1.Plant species composition and diversity are known to change across local gradients of light, moisture, and nutrients, but ecologists still have a relatively limited understanding of how communities respond to multiple limiting resources. 2.We used a trait‐based approach to investigate how the functional composition and diversity of forest understory plant communities change along gradients in light, soil moisture and nitrogen availability. We used a total of seven leaf, root, and whole‐plant traits for 55‐78 species, and estimated the effects of the three resources on the mean and dispersion of these traits in understory plant communities across 50 forest sites. 3.Soil moisture and nitrogen availability (C/N ratio) both influenced plant community traits, but light availability (canopy openness) did not. Generally, increases in moisture and nitrogen both resulted in shifts towards more acquisitive resource use strategies, including greater leaf area, specific leaf area and maximum plant height, and lower leaf dry matter content, root dry matter content and rooting depth. Functional diversity of most traits also increased with increasing soil moisture and nitrogen. Although most traits varied with soil moisture on nitrogen‐poor sites, moisture did not influence of the distribution of any traits on nitrogen‐rich sites. 4.Synthesis: Independent co‐limitation of soil moisture and nitrogen appeared to influence the functional composition and diversity of understory vegetation in our study area. The co‐occurrence of species with resource acquisitive and conservative strategies on nitrogen‐rich sites may make plant communities relatively resistant to changes to soil moisture. These results suggest that altered precipitation regimes under climate change could lead to greater changes in the composition and diversity of plant communities on nutrient‐poor soils than on nutrient‐rich soils.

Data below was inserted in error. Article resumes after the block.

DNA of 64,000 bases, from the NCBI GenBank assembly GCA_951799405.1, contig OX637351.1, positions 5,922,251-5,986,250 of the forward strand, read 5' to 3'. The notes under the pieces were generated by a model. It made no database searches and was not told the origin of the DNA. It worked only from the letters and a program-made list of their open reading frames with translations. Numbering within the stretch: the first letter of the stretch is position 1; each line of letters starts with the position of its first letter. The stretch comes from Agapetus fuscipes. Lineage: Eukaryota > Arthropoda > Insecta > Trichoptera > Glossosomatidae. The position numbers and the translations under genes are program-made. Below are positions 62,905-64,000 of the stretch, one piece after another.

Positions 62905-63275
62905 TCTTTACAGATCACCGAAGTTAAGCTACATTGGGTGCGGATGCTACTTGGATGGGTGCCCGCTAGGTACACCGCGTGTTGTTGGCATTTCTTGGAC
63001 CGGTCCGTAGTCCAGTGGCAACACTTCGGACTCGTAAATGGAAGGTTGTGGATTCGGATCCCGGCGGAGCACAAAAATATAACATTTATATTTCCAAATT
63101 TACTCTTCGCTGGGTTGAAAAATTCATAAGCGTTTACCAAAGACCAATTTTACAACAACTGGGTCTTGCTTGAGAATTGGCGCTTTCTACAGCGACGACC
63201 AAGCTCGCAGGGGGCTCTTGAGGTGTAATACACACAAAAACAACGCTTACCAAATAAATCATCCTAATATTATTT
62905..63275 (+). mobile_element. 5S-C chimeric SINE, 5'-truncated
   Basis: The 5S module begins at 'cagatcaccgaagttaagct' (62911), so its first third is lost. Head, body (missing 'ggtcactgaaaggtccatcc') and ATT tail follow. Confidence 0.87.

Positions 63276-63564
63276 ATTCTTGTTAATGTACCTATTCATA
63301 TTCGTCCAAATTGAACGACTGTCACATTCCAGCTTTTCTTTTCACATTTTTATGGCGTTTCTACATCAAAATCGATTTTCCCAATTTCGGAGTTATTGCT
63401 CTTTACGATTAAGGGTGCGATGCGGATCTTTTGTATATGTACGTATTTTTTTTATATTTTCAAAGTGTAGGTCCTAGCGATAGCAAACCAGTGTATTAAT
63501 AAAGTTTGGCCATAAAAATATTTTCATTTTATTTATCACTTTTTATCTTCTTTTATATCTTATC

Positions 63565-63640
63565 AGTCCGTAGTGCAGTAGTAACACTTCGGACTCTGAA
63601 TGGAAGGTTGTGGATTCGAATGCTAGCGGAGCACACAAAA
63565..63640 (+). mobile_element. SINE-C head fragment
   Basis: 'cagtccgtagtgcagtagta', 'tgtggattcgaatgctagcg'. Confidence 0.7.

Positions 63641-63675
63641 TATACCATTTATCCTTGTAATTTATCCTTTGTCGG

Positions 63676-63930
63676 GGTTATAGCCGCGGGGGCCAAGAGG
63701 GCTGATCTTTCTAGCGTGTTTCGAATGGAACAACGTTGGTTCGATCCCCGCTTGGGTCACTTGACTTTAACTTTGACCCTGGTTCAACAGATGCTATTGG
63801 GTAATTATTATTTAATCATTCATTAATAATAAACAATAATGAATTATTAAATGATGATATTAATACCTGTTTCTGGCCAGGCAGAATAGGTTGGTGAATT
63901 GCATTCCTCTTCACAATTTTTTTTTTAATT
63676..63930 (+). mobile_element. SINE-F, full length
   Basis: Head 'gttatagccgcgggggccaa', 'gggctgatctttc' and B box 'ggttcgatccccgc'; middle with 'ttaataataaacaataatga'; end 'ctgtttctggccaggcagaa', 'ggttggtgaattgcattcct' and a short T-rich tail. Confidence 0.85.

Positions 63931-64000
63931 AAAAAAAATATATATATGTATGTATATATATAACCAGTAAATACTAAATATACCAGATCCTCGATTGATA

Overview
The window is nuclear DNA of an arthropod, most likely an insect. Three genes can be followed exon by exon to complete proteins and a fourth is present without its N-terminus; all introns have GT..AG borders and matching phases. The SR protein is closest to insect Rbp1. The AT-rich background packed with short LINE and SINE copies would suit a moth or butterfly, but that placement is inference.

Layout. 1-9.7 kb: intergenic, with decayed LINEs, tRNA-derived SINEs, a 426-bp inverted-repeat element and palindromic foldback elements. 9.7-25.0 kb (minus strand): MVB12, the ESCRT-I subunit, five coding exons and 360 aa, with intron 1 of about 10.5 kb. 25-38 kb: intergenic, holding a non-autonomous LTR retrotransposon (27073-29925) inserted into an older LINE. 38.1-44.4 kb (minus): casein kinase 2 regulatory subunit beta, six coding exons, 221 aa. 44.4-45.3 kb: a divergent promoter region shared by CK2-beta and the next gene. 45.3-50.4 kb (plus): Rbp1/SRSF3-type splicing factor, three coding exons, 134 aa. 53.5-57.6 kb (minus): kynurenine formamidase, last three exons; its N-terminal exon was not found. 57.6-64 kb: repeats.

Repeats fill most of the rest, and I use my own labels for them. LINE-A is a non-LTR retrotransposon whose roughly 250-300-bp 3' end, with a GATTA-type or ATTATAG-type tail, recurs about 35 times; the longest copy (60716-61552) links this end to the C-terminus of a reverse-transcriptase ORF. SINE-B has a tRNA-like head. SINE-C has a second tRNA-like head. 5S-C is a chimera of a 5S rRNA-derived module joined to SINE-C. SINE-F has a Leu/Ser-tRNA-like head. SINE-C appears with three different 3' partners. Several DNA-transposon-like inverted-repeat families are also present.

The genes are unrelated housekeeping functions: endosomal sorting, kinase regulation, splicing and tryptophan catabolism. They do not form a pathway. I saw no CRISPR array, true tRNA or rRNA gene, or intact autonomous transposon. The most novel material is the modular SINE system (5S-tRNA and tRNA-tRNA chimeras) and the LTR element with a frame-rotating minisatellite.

|Date made available||12 Jul 2019|